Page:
Many veterans are taking medications to treat their service connected PTSD or manage the pain for their back, ankle, and knee conditions. VA doctors will prescribe medications and discuss with veterans their side effects but most veterans are unaware that they may be entitled to compensation for these side effects. 38 CFR 3.310(b) provides that veterans can receive compensation for non-service connected illnesses and injuries that are “proximately the result of service connected disease or injury”. These are called secondary service connection claims, claims that did not develop in service but are related to a service connected condition. Secondary service connection claims include the side effects of medications, either over the counter or prescription that veterans take for their service connected disabilities. Jones v. Shinseki, 26 Vet.App. 56 (2012).
Veterans who take medications often just “live with” the side effects without taking advantage of the benefits they are entitled to. Embarrassment about the side effects involved with many of the medications used to treat PTSD and joint pain keep veterans from seeking benefits for common conditions. Erectile dysfunction, gastrointestinal conditions, and headaches are the most common of these side effects that can be secondarily service connected.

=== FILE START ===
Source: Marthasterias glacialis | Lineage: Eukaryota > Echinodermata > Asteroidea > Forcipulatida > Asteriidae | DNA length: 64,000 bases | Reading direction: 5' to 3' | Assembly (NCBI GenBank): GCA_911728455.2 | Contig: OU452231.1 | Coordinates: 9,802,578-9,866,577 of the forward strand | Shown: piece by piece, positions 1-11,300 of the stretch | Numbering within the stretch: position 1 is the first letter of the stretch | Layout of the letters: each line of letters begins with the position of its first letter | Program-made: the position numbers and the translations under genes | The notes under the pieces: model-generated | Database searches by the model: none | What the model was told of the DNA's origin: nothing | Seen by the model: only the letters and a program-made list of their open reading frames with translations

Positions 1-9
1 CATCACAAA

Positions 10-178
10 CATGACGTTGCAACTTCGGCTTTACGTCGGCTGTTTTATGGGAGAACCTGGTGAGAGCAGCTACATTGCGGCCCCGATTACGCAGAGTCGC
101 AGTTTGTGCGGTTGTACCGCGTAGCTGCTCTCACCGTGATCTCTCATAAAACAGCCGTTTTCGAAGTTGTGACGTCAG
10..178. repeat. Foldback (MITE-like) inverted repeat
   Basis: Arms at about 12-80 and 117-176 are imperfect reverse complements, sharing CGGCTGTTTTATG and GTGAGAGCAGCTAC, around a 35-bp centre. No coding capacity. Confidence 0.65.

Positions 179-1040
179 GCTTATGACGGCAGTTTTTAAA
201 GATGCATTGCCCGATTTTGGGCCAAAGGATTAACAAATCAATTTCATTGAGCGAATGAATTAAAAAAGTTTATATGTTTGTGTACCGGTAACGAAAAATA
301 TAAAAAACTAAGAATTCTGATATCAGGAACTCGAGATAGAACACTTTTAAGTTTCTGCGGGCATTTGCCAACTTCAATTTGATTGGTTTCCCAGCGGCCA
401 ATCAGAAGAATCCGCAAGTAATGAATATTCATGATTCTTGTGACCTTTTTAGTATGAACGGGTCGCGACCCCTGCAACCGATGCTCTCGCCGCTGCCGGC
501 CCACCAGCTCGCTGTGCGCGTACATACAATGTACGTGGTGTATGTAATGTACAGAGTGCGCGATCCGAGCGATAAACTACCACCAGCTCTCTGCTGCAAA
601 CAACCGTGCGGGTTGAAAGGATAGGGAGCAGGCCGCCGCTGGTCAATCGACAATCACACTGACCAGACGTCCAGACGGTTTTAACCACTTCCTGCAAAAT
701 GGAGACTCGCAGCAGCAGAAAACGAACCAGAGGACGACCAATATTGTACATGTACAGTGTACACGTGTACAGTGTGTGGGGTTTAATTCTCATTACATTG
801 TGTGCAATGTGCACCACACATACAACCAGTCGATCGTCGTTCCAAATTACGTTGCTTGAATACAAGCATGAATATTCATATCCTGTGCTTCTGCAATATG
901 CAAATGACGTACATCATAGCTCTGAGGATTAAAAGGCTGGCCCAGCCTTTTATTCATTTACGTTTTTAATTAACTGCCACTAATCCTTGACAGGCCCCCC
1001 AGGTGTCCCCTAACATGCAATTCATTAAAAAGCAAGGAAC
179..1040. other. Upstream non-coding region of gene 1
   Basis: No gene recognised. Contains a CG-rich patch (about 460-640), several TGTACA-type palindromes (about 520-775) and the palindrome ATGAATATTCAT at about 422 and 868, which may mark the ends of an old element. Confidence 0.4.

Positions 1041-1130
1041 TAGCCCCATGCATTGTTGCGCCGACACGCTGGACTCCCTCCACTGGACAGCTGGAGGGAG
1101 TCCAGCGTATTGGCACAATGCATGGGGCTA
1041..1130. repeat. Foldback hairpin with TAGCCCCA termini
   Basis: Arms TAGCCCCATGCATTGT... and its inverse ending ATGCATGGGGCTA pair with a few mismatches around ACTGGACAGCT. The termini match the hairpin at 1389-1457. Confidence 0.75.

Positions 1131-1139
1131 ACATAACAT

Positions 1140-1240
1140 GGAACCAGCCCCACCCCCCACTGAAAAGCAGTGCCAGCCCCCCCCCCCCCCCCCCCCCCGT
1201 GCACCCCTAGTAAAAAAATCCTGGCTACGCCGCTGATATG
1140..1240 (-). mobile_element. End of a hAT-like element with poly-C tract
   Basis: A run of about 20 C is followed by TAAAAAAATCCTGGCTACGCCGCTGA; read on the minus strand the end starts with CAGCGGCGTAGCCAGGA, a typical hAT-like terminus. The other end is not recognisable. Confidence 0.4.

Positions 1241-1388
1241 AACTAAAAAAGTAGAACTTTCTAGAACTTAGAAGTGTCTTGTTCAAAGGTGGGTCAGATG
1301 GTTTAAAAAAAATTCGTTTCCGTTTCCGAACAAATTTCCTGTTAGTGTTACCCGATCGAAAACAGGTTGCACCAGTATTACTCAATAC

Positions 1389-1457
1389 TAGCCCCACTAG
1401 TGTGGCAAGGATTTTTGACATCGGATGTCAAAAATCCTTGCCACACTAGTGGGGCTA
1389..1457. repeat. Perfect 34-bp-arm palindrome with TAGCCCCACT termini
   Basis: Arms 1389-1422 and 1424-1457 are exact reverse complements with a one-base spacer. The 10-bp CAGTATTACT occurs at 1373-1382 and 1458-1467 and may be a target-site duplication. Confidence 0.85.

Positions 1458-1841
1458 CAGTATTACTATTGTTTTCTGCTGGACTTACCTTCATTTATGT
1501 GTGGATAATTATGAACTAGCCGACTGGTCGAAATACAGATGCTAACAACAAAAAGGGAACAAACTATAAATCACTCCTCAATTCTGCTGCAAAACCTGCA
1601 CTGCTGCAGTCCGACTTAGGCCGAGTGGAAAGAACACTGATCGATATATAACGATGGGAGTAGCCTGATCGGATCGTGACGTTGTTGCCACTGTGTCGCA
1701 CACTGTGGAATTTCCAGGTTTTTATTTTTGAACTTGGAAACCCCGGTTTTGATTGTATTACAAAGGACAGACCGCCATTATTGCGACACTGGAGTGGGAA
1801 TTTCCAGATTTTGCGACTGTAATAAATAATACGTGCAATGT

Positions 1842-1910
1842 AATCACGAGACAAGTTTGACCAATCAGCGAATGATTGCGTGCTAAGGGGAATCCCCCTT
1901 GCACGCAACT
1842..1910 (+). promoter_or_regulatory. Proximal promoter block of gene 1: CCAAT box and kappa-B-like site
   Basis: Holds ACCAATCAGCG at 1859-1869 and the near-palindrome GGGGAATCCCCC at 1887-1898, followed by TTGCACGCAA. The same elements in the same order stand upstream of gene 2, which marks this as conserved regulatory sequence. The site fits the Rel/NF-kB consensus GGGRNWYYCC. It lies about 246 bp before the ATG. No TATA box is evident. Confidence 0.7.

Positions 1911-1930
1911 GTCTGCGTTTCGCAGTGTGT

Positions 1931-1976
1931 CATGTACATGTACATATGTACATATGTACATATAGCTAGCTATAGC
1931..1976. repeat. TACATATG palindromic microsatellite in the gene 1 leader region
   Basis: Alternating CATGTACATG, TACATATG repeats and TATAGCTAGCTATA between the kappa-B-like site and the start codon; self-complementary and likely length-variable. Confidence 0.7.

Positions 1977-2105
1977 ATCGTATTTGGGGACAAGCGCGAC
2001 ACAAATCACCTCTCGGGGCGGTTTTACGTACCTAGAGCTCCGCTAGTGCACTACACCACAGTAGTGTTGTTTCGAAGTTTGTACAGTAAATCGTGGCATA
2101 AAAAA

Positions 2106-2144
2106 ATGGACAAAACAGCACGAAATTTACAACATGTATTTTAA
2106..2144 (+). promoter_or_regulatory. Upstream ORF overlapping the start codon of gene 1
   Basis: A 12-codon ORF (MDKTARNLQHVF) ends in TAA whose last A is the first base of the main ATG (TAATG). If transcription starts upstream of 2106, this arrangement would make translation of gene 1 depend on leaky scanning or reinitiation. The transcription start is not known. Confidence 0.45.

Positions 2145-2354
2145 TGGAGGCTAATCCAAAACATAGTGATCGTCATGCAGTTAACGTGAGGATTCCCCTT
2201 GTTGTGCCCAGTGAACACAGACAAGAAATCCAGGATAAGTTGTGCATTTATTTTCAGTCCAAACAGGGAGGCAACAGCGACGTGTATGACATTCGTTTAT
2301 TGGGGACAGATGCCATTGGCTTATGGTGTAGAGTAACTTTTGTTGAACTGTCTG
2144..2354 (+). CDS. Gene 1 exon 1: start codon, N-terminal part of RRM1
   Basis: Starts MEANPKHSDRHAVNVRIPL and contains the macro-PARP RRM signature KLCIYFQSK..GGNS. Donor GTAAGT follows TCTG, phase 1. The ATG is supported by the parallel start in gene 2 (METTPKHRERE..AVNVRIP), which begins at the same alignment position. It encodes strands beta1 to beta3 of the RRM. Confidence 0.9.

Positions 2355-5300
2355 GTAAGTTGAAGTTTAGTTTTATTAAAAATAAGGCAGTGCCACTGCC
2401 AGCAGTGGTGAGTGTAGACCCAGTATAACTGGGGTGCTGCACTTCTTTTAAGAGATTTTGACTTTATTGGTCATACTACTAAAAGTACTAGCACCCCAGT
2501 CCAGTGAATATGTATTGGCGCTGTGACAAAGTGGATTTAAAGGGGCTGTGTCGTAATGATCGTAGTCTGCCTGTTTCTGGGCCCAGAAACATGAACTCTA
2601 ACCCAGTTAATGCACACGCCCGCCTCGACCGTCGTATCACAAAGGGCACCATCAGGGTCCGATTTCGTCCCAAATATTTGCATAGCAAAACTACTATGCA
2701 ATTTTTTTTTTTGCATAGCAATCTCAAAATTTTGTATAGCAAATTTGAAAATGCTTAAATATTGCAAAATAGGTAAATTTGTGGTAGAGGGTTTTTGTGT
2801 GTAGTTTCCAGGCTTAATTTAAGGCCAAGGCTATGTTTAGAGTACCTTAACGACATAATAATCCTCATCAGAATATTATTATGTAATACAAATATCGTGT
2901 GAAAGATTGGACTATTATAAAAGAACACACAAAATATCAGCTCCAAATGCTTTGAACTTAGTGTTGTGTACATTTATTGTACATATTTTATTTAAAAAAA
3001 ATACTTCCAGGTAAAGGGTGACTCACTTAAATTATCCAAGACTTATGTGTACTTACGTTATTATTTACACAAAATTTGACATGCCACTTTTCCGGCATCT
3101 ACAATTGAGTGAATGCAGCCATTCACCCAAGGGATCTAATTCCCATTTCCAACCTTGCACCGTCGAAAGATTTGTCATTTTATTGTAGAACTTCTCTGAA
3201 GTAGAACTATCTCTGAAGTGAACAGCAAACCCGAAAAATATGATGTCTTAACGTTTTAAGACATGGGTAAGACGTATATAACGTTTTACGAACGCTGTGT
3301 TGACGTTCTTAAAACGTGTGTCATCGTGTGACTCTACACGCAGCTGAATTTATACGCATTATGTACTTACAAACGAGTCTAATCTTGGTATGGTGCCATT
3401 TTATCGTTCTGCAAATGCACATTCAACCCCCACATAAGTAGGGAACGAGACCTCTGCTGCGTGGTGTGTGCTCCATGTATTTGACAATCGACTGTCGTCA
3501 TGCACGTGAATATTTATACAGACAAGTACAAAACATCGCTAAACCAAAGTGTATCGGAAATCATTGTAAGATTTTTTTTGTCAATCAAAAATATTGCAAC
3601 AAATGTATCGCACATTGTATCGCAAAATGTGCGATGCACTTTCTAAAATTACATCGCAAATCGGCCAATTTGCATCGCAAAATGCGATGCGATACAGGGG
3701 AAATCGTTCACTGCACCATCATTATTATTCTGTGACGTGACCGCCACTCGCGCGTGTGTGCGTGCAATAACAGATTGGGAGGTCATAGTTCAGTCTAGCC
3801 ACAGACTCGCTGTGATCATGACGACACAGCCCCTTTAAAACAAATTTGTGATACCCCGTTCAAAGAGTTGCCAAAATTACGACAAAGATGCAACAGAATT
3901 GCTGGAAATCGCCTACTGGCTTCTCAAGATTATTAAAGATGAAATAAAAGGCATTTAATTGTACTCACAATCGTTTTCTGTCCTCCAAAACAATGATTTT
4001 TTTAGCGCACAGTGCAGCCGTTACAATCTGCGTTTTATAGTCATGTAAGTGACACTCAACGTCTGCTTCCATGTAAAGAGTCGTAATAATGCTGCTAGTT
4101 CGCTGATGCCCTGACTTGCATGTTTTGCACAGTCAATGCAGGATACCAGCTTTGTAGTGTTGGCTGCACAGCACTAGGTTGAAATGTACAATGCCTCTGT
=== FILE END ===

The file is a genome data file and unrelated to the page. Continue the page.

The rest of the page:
Nobody wants to be a “sick call ranger”, but when veterans experience side effects from the medications they are taking to treat their service connected conditions, they are missing out on benefits they are entitled. For all of these claims, it is important to speak with a doctor regarding other options of treatment and to get medical evidence on record of a diagnosis of the secondary condition. Lay statements from veterans documenting the daily severity and duration of symptoms, can be useful in showing a pattern and severity of the condition. So, the next time a pharmacist offers to discuss the side effects of medication, it might worth a veteran’s time to listen and see what benefits they might be missing out on.
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